In the Press: PC Gamer unboxes Second Life

Strawberry Singh, 2014, on FlickrSecond Life is a virtual world with an infamous reputation. If you’ve never played, you may only be familiar with the tales of kinky sex rooms and the YouTubers who troll the locals for a cheap laugh. But Second Life is so much more than that—a point driven home after I spent a whole evening reading a Second Life beauty blog.

So opens Second Life’s makeup unboxing videos are surreal and wonderful, by Steven Messner, writing for PC Gamer. It’s a refreshing look at the platform through the eyes of someone who may well have been aware of the SL’s reputation, but may not have spent much (if any) time in-world himself – and it makes for a pleasing read.

The focus – as can be gleaned from the title of the piece – is Berry’s popular unboxing videos. These are actually a clever way of offering non-SL users an alternative point-of-view on the platform simply because, as Mr. Messner points out, unboxing events do permeate modern consumer culture. Hence, it’s a neat hook on which to hang a look at Second Life as seen through the eyes of a knowledgeable, empathic ambassador for the platform, and Mr Messner wisely allows Berry’s own words frame the important aspects of the exchange – the attraction of the platform as a social medium, as a mean for personal growth, and as a powerful means of personal and creative expression.

It is in the latter regard that the article particularly frames things, with Berry correctly pointing out that the pseudonymous nature of Second Life is a powerful enabler. Not only does it provide us with a means of being fully engaged in the platform and with one another whilst keeping whatever comfortable separation we feel we need between our digital and physical lives, it also allows us to enjoy a much wider canvas for creative expression if we so wish – video, photography, etc., utilising platforms such as YouTube and Flickr. It also allows use, if we wish to present our art and creativity to the physical world through our digital personas, as the likes of Toysoldier Thor and Bryn Oh have done.

Steven Messner

As Berry also points out, this freedom can also something of a two-edged sword; frustration can be born out of a desire of wanting to more fully reveal oneself whilst knowing circumstance, the attitude of friends, the potential reaction (which is somewhat born out by some of the comments which follow the article), do much to push one away from doing so as much as any concerns vis career, etc.

The other attractive aspect of the article is Mr. Messner’s own approach. He writes frankly and openly, without any lean towards personal bias of the subject matter or need to add any snide pokes at the platform – a trait not always apparent in pieces about Second Life, even when well-intentioned. It’s also clear he’s come aware from his conversations with Berry with a new awareness and – dare I say – respect for the platform:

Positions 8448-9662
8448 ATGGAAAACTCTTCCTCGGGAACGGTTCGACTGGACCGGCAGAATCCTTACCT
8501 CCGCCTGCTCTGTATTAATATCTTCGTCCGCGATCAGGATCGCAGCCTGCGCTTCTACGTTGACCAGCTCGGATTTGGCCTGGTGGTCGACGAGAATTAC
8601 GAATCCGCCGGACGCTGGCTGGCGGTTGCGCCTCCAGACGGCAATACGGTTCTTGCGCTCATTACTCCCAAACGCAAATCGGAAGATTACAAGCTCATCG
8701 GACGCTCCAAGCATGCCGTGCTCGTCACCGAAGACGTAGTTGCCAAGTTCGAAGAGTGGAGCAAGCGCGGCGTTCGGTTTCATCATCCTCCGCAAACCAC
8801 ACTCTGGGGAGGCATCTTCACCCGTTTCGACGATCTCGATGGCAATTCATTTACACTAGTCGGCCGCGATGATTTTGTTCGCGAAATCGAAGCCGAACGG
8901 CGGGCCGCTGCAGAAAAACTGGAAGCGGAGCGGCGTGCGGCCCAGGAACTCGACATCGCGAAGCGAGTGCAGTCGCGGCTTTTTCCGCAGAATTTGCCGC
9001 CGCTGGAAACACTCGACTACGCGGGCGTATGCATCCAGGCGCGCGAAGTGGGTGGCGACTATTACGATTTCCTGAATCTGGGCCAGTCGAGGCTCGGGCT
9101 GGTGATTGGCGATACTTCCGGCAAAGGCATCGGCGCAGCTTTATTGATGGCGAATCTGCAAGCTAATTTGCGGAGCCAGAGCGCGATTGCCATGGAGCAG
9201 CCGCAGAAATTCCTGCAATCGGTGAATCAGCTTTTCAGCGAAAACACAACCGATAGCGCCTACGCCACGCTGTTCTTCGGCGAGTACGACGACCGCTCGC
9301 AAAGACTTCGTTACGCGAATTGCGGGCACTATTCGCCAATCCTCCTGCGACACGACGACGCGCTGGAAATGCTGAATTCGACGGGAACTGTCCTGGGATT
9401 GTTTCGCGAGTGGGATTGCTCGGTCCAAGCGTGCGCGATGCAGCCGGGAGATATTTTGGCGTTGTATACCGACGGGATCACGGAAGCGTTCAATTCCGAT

My conversation with Berry has given me a rare glimpse into a world that is often negatively branded as bizarre. If you dig a little deeper, you’ll find a community of artists and creators who have banded together to share and celebrate each other. It’s not something you see in other massively multi-player games, but it’s something I wish there is more of. It makes me a bit sad, then, that Second Life will always be labelled by its strip joints and sex clubs. As Berry tells me, “That’s just not what Second Life is about, there’s so much more you can do here.”

All told, a nicely written piece which makes a very worthwhile read – so do please follow the link at the top of this article and see for yourself, if you haven’t already. Kudos, Berry and Steven.

Red balloons in the wood

DiXmiX Gallery: Red Balloons In The Wood

Now open at DiXmiX Gallery, is Red Balloons in the Wood, an exhibition of work by the gallery’s owner, Dixmix Source. The byline for the exhibition reads simply, when unusual avatars are wandering in the forest, and it comprises seventeen woodland scenes, each of which, in keeping with the title and the byline, feature both red balloons and an avatar.

This is a hauntingly beautiful collection, featuring some marvellous pieces, each with a story to tell – or at least suggested; quite what it might be is down to the person seeing these pictures, which range from what might be considered a “simple” capture of a horse (Horse Walk) through the pieces of fantasy (So Trees Have Gender; Cute Elf Was There Too) to some with a darker edge, despite the title (Every Way Is A Good Way, When it’s the right Time), to others with a more erotic edge.

DiXmiX Gallery: Red Balloons In The Wood

Adding to the atmosphere of the exhibit is the use of denuded saplings and trees, some with the signature red balloon tied to them. These add to the feeling of being in a woodland setting, such that with camming, some of the images can be seen through the bare branches, extending the sense of presence within the pictures. At the same time, the soft tones used within the pictures contrast powerfully with the red balloons. The latter serve to draw the eyes to them after initially taking in the broad essence of a picture, before the eyes are drawn back to the canvas as a whole, and the story it contains.

All told, this is a masterpiece collection of the artist’s talent, one well worth visiting; and while there, do be sure to enjoy the exhibitions by Lam Erin and Tintin Tuxing, both of which are due to be coming to the end of their run (and you can also read about them here).

DiXmiX Gallery: Red Balloons In The Woods

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